The other side is perennials, which are “always on”. When some news breaks, their mandate is to break it to their audience as quickly as possible. When there is no breaking news, they need to make up something, or analyse, or have talk shows and shouting matches, or whatever. Examples of perennial publications include 24×7 TV channels and twitter.

The second framework is something I’ve written about a fair bit – on finite and infinite games. This was introduced by the late NYU philosopher James Carse. The basic concept is that the objective of a finite game is to win. There is a particular end point. In an infinite game, there is no concept of “winning”. The objective is to just continue playing. I think it’s a rather profound theory, and has consequences in lots of facets of life.

Including media. My argument is that periodicals play a finite game and perennials play an infinite game.

The objective of a periodical is to make each issue good enough that the reader/viewer continues the subscription until the next issue. This might, at face value, appear like an infinite game, but from the point of view of a single edition, it is a finite game. If the reader/viewer continues subscription (however you define it) till the next issue, you have “won”.

It is different with perennials because there is no discrete “next edition”. The next edition of a next edition is the next minute. And that makes the “game” mentioned in the earlier paragraph hard to play. Instead, running a perennial media house is like playing an infinite game, where your objective is to make sure that the viewer/reader “continues to play the game”, or continues to watch without switching channels or diverting attention.

In other words, the objective of a perennial media house (like a 24×7 media channel, or twitter) is to make sure users stay on the platform. Which is good.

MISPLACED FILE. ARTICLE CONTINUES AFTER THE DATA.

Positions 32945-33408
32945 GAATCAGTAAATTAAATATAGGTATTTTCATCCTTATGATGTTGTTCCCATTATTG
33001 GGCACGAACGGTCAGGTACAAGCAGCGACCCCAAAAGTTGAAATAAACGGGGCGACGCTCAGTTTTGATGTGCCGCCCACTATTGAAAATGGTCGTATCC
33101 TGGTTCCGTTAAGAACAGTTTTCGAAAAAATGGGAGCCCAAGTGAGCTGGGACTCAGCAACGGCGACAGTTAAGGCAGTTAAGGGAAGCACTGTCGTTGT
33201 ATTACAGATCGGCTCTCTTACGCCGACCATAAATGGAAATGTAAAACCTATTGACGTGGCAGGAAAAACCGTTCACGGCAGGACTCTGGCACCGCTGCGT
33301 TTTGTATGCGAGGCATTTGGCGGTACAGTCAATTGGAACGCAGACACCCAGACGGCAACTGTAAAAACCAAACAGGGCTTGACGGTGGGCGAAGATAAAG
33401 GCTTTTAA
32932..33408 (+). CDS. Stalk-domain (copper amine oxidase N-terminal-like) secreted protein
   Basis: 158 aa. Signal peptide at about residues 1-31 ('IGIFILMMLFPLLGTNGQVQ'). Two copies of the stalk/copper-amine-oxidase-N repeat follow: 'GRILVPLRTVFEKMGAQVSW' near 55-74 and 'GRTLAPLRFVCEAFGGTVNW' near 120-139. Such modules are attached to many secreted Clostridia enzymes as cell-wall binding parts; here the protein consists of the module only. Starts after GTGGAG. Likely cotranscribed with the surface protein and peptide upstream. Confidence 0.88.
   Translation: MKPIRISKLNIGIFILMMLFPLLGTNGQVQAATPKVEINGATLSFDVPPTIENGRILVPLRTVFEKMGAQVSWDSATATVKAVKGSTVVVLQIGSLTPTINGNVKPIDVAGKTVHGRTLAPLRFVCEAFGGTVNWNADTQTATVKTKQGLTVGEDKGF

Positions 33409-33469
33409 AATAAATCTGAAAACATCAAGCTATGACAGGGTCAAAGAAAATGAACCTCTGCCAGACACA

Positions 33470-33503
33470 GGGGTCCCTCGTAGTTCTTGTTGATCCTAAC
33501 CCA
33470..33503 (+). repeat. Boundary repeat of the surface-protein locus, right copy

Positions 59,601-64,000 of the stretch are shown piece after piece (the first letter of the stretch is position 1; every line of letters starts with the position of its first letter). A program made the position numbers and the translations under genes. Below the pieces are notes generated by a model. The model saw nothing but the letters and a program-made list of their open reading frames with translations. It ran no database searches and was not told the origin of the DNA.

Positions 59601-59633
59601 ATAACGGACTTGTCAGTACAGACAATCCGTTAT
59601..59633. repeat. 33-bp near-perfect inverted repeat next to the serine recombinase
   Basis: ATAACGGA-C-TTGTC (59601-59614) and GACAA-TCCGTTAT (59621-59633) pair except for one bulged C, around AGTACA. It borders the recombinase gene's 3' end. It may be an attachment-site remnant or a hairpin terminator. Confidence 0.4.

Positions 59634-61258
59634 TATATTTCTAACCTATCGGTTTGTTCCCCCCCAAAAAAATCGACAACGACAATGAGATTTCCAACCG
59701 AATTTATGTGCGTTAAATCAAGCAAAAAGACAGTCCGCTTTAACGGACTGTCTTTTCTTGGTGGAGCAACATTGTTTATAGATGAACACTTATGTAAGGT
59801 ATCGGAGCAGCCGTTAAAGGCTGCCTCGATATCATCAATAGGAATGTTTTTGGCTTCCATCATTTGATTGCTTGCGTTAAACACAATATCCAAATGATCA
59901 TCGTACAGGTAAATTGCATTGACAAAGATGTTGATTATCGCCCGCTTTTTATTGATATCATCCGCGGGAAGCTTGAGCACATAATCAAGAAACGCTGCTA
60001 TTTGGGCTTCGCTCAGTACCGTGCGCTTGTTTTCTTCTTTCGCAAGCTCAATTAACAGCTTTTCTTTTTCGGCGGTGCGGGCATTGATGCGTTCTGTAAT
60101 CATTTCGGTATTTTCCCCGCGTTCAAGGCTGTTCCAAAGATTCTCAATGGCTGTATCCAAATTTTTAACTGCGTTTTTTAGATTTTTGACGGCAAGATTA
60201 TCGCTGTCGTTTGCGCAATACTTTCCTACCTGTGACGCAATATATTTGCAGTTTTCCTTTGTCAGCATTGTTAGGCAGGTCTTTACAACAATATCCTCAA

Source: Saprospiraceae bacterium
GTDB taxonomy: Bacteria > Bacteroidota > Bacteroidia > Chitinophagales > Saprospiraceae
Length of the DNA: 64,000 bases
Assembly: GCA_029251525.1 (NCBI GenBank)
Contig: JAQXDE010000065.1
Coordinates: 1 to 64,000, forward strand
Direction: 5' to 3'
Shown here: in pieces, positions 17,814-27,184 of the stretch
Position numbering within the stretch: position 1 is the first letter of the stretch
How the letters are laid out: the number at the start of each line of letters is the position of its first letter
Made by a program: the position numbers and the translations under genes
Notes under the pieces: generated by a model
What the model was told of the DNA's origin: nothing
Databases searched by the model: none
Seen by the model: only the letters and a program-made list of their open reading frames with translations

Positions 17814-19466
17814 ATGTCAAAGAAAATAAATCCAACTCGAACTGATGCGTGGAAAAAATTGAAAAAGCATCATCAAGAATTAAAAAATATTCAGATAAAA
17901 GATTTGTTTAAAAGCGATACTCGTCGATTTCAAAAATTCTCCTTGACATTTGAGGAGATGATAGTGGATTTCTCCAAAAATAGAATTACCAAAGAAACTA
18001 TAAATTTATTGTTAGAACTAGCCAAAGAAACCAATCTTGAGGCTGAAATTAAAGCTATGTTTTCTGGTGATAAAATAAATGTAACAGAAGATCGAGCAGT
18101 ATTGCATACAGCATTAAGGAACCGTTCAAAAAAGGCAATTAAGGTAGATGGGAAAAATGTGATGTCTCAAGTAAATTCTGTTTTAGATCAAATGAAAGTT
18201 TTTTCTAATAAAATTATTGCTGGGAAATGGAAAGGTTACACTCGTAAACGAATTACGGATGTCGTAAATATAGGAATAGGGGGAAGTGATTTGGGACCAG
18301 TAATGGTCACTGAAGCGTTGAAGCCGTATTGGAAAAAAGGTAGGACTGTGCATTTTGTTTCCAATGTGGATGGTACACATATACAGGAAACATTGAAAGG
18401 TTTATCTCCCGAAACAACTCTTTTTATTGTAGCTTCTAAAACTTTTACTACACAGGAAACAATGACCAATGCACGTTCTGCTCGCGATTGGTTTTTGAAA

Except that, over a period of time, some of these media houses have figured out that one surefire way of retaining viewership and viewer interest is by stoking viewer anxiety. When a viewer is anxious about something, they want to get as much information as possible about the thing they are anxious about, and continue to hunt for information. This means that they are going to continue to hang around the channel (or social media platform) in the hope of resolving their anxieties. Which means that these channels or platforms “win” the infinite game of retaining audience attention.

And how do these channels create anxiety? By creating outrage. By creating sensationalism. By resorting to fake news, of the kind that is certain to cause anxiety among viewers, in the hope that they will continue to watch (and consume the intervening ads).

I clearly remember the Kaveri riots in Bangalore in 2016 (the week my daughter was born), when Kannada 24×7 news channels took to showing the riots and arson live on TV. And giving reports in a rather sensational voice on how the riots were only going to increase and things are going to get worse. This wasn’t “fake” per se, but sensational and anxiety causing (we kept the TV on one whole afternoon wondering if it was safe to go to the obstetrician’s clinic (300m away from home) ).